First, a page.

• Senate Bill 409 (Charbonneau) expands the reasons for a County Surveyor to maintain or reconstruct a regulated drain to include improved environmental conditions and flood control.  This bill has not yet been scheduled for a hearing in the Senate Committee on Environmental Affairs.
  • House Bill 1089 (Ober and Zent) concerns the St. Joseph River Basin Commission and allows expansion of the Commission’s functions and authority.  This bill has not yet been scheduled for a hearing in the House Committee on Natural Resources.
  • House Bill 1267 (Soliday, Brown, Ober) is the House version of SB 361 but with a different, larger Water Infrastructure Task Force that would also address stormwater system issues.  This bill passed out of the House Committee on Local Government January 24, 2018 by a 13-0 vote and is now eligible for 2nd Reading in the House.
  • House Bill 1391 (Moed, Porter) is the House version of Senate Bill 386 and the House bill language appears to be identical to the original Senate bill language.  This bill has not yet been scheduled for a hearing in the House Committee on Ways and Means.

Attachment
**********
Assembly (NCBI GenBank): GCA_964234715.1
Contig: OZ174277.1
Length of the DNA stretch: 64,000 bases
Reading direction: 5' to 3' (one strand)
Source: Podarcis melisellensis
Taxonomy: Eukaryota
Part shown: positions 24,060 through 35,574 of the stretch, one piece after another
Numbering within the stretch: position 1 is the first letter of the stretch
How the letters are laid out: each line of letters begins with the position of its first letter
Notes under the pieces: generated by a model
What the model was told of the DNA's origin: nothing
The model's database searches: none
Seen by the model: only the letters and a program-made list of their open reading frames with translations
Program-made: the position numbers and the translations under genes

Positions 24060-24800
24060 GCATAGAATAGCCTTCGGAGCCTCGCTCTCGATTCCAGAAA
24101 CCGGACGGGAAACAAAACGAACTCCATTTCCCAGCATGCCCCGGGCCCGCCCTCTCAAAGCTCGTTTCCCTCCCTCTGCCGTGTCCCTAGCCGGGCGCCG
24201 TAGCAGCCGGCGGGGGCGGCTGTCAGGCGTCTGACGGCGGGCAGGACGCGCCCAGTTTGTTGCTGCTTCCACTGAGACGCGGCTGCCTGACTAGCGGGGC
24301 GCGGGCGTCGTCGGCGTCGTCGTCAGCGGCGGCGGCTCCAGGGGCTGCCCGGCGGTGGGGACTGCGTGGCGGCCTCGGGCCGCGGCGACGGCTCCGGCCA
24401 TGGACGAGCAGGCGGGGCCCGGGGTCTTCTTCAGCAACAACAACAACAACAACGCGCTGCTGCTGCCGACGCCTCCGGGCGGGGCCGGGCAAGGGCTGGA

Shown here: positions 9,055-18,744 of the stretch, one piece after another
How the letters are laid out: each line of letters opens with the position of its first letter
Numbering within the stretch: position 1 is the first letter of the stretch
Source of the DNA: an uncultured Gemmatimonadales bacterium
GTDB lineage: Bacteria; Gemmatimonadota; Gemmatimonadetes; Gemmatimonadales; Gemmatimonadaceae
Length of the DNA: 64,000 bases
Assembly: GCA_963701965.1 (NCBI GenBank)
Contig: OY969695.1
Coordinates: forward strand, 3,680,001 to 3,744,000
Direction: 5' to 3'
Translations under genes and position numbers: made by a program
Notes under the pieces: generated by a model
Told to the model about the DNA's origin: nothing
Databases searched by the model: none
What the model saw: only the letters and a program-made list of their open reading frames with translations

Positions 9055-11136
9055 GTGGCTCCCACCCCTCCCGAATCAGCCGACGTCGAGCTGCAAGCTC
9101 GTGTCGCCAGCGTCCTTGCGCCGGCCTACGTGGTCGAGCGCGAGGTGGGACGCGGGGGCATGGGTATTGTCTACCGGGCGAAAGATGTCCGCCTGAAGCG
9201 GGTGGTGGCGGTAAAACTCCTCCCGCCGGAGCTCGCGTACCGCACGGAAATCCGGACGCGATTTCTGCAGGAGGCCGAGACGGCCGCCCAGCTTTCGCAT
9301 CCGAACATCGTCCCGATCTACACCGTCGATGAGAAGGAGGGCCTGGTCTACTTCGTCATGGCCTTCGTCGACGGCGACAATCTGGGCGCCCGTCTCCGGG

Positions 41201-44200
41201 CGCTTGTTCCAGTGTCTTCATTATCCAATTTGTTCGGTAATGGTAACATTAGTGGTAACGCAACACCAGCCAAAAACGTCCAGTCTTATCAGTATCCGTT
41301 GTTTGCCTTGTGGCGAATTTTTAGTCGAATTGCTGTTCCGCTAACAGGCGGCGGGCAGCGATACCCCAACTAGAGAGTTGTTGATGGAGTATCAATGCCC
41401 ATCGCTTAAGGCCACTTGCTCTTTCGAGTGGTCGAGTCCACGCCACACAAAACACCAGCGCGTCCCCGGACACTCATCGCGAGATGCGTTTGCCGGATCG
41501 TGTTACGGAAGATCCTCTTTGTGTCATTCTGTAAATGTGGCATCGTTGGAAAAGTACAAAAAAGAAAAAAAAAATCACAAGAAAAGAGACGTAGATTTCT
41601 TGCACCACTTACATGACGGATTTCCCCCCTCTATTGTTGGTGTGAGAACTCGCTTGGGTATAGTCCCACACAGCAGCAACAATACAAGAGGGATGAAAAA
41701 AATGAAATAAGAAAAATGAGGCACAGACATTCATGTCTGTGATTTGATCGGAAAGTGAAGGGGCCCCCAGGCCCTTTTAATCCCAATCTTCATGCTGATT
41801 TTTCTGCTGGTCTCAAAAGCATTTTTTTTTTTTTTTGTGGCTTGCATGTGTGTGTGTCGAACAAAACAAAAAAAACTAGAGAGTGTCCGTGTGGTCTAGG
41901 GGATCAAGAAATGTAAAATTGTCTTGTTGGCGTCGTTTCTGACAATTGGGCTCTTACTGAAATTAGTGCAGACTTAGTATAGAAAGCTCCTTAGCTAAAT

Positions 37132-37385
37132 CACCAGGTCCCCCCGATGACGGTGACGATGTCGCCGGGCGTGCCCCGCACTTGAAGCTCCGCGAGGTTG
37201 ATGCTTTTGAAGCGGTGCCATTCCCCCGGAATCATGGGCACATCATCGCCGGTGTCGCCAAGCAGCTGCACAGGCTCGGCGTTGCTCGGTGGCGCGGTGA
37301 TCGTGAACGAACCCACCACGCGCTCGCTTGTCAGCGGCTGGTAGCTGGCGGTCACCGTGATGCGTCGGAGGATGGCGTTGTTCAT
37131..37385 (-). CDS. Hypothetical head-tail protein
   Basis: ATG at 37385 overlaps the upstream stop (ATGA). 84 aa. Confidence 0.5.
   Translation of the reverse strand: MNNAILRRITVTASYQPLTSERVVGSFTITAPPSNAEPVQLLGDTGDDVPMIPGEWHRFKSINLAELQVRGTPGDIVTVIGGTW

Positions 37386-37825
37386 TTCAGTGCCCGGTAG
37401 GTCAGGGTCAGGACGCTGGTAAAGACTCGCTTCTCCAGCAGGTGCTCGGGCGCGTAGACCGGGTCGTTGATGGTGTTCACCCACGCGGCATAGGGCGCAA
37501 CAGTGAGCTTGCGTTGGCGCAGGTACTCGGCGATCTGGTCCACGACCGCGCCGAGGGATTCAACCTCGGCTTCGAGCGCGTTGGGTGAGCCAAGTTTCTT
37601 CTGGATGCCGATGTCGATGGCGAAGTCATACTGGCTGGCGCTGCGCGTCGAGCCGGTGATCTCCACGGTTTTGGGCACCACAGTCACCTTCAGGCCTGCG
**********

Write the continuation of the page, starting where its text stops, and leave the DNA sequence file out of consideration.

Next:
Bills of special interest INAFSM is following and may testify on or take other action on include:

  • House Bill 1096 (Culver) would prohibit MS4 Operators from establishing rules more restrictive than state erosion and sediment control rules.  This bill passed out of the House Committee on Environmental Affairs January 24, 2018 by a 9-3 vote and is now eligible for 2nd Reading in the House. If the bill passes out of the House of Representatives and moves on to the Senate, INAFSM and other groups intend to contact the Senate sponsor of the bill to seek more favorable bill language.
  • House Bill 1096 Fact Sheet
    • UPDATE! (Feb 19, 2018)

      Lori Gates and Kerry Daily attended the Senate Committee on Environmental Affairs meeting on February 22, 2018 at 10:00 a.m. for the hearing on House Bill 1096.  The hearing room was full and overflowing into the hallway.  Testimony started with Senator Blake Doriot presenting the bill and his reasons for being the Senate Sponsor and his explanation for an amendment to the bill that would (kind of sort of) allow any existing local rules that are more strict than current state rules to remain in effect.  However, if the local rules were ever opened up in the future they could be no more strict than whatever state rules was in effect at the time.  This amended grandfathering language would not apply to future local rules not yet in place.